Publicado: Sol, Marcha 17, 2019
Global | Por Milagro Delgado

China adopts new Foreign Investment Law

China adopts new Foreign Investment Law

"The rush to pass the foreign investment law at this stage is assuredly driven by the pressure from the US-China trade war", said Wang Jiangyu, an associate professor of law at the National University of Singapore.

The law replaces and streamlines three existing laws that govern foreign companies - the Law of Joint Ventures with Chinese and Foreign Investment, the Law on Foreign-Capital Enterprises and the Law on Chinese-Foreign Contractual Joint Ventures.

The law will go into effect on January 1, 2020. The full text has not yet officially been released.

A draft was presented to the parliament last week but the latest revisions have not been made public since then.

The new law was attempting to help level the rulebook between domestic firms and foreign investors in the country.

Washington and Beijing have been locked in a tit-for-tat tariff battle as United States officials press China for an end to practices and policies it argues have given Chinese firms unfair advantages. Although the foreign investment management mechanism has evolved rapidly in recent years, there are still many changes to go both in legislation and in practice.' The research was produced in connection with an upcoming Linklaters report that highlights several key trends that should be viewed as guidelines for success by worldwide companies, investors and brokers seeking to complete Chinese inbound M&A deals.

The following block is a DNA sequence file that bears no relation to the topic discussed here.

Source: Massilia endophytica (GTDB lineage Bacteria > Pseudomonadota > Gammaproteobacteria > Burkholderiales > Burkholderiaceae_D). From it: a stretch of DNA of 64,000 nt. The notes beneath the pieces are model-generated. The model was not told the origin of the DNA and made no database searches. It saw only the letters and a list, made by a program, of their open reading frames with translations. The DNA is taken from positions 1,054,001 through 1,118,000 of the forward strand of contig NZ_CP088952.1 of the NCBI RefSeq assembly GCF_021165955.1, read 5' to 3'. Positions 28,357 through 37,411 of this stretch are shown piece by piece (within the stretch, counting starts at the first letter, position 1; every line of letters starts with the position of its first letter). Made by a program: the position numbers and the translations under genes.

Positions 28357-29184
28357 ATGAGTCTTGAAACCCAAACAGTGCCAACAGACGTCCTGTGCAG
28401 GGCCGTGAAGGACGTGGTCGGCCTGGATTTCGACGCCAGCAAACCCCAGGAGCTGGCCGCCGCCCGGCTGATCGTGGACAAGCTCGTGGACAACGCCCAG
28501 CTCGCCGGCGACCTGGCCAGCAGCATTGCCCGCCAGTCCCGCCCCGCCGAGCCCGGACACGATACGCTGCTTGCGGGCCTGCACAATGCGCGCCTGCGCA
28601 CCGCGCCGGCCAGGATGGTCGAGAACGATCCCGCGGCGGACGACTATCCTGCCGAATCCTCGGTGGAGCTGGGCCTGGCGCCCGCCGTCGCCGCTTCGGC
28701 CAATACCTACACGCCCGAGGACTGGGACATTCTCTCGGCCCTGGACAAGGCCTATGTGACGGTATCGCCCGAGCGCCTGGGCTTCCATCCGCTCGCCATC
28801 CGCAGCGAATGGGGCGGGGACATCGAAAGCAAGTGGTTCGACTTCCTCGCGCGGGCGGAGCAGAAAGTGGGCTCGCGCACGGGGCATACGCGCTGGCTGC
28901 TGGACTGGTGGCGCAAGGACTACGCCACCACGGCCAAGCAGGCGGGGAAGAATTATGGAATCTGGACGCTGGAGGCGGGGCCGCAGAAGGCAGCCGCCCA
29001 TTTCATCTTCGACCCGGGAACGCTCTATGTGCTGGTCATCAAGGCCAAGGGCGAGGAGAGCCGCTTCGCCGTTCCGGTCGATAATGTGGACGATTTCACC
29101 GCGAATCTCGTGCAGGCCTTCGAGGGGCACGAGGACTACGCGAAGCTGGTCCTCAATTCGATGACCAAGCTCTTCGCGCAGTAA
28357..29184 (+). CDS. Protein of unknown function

Under the bill, foreign investors will enjoy the same privileges as Chinese companies in most sectors, unless they have been placed on "negative lists", officials say.

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"The vague language leaves much room for interpretation and makes compliance hard", he added.

China can use reserve requirements and interest rates to support economic growth, Premier Li Keqiang said, promising broad policy steps to prevent a sharper deceleration as the world's second-biggest economy expands at the slowest pace in almost three decades. It then suddenly resurfaced in December, was approved Friday near the end of the annual meeting of China's rubber-stamp parliament, and is set to come into force at the start of 2020.

The European Union Chamber of Commerce in China had earlier complained that Beijing was rushing the investment law to appease the United States. He added that "the law offers a more broad-based retaliation".

"Moreover, we can deploy quantity-based or price-based policy tools such as reserve requirements and interest rates".

Further cuts in RRR had been widely expected this year, after fresh data pointed to persistently soft demand in the Asian economic giant, raising fears of a sharper slowdown.

An across-the-board cut in borrowing costs could also risk another flare-up in debt and speculative activity like that in the wake of the 2008-9 global financial crisis.

The premier announced in a 2019 work report delivered on March 5 that the Value-Added Tax for the manufacturing sector would be cut to 13 per cent from 16 per cent. Value-Added Tax for the transport and construction sectors will be reduced to 9 per cent from 10 per cent. William Liu, managing partner for Linklaters in China, commented "the increasing liberalisation of foreign investment into China will be a key component for the development of the Chinese economy to move up the value chain, to meet the needs of its growing middle class, and to boost exports".

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